Despite what skeptics may say, solar energy is a very good thing—for efficient home designs, for the environment, and for your checkbook. It’s one of the only self-sustaining processes for creating and storing energy, rather than buying it. Let’s take a closer look at some of the home trends that are being impacted by solar.
1. The Solar Energy Market is booming
According to the Solar Energies Industry Association, solar energy is off-the-charts popular with residential customers, and the trend is only expanding over time. In the first quarter of 2017 alone, solar ranked as the number two source of new electric generating additions brought online, totaling over a quarter of new sources. During that same time frame, the U.S. solar market installed 2,044 megawatts direct current (MWdc), following an unprecedented year where more than 15 gigawatts direct current (GWdc) were installed. This year has seen more than half of energy-generating additions come from the utility photovoltaic segment, which added more than 1 gigawatt direct current for the sixth consecutive quarter. You don’t have to understand all the industry jargon to know that’s a lot of very green energy coming online in this country.
2. It’s a Great Time to Explore Solar Energy
It’s really the best time in the past decade to start exploring solar energy. Prices are falling, while demand is rising. As demand continues to increase, supply must keep pace or the prices will start going up again. The sooner you bring long-term energy savings to your home, the more you’ll gain in terms of energy and savings over the long haul. Two decades ago no one had a cell phone, and now today almost everyone has one. Solar energy may very well be installed on everyone’s home in the near future, so it certainly doesn’t hurt to be an early adopter.
3. The Price of Solar Energy Systems is Going Down
The Solar Energies Industry Association also reports that prices for home solar energy systems continue to drop across all market segments, with utility-scale systems dropping under the one dollar per watt barrier for the first time. In fact, since 2009, solar prices have plunged over 60 percent as cost efficiencies continue to develop in the supply chain. They also report that other factors continue to boost home solar energy systems including improvements to community solar programs, virtual net energy metering, and solar-friendly rate structures. The association estimates that solar systems will average only $1.08 per watt by the second half of 2017.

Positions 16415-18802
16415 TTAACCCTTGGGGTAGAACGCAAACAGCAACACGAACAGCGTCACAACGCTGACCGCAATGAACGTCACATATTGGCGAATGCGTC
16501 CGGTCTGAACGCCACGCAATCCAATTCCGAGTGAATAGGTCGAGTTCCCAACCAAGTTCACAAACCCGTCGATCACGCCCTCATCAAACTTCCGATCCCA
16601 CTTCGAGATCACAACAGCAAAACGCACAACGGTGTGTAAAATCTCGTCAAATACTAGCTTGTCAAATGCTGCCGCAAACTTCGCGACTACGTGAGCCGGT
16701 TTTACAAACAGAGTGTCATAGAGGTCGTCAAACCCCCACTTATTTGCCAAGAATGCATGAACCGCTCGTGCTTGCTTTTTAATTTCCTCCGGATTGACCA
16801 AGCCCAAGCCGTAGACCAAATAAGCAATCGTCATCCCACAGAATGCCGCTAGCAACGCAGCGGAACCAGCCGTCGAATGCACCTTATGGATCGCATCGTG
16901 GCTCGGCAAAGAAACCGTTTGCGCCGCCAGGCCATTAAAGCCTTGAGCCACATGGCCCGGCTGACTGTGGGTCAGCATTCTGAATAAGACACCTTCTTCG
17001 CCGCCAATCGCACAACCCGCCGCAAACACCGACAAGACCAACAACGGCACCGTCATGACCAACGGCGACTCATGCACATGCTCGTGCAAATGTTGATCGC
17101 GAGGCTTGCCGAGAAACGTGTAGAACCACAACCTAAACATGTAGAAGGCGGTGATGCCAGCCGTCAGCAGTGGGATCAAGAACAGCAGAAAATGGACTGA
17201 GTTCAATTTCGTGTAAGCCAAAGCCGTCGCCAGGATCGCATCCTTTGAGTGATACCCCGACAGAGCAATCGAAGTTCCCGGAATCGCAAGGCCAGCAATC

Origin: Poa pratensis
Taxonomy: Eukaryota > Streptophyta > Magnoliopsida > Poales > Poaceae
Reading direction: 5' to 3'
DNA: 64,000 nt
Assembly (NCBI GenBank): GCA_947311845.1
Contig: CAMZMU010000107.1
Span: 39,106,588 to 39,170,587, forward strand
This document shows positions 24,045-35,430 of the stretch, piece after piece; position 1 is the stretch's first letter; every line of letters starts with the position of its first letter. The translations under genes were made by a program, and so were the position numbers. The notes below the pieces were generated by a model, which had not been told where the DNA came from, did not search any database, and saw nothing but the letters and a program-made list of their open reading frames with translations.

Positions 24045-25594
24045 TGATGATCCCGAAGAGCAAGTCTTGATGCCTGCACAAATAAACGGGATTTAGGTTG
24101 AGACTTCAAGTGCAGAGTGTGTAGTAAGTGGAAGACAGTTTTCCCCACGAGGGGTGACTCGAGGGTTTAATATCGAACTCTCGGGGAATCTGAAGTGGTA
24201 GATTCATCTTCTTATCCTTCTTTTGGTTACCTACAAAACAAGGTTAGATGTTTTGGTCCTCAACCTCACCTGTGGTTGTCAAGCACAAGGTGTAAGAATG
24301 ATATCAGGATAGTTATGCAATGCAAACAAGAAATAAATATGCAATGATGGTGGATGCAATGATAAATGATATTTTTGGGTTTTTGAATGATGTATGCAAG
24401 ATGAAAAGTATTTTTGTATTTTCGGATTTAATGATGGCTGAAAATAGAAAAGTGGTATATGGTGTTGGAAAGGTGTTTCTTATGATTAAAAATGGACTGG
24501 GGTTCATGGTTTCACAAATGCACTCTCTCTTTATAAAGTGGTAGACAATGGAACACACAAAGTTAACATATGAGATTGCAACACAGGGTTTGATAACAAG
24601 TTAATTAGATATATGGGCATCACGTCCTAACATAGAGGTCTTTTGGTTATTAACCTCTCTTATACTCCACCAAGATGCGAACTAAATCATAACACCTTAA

4. Solar Energy is Smart and Green Home-Friendly
There’s been a ton of noise in the home-building industry lately about the demand for smart home technology. This is the Internet-of-Things driven marketplace that includes everything from thermostats that can be programmed remotely from your smart phone to keyless entry systems and smart speakers like Alexa and Google Home. Whether you’re an early adopter or a technophobe, smart home technology is likely to touch your life at some point, and solar energy technology is sure to be a part of it. That concept goes even further for green home technology, which requires the use of solar energy to reach emissions limits and other constraints required by green building programs like LEEDS.
5. There Are Lots of Different Kinds of Solar Power Systems—and Your Community May Pay For It
It’s important to remember as you begin your journey towards embracing solar energy that there are lots of different kinds of solar systems and no one technology is right for each consumer. From grid-connected solar power (which is currently powering half of California) to off-grid solar technology to hybrid systems and even easy-to-install solar power kits, your choice will depend on what’s available to you, how much you want to invest in your energy savings, and how much you want to save.
However, it’s important to remember that there may be ways to offset the cost of including solar energy in your home energy system. From federal solar energy tax credits to technology rebates to state and community incentives, there may be multiple ways to help pay for your investment in solar energy—and you still get to keep the energy savings once your system is up and running. The Database of State Incentives for Renewables & Efficiency (DSIRE) has a comprehensive list of solar incentives by state that you can search and explore as you get started.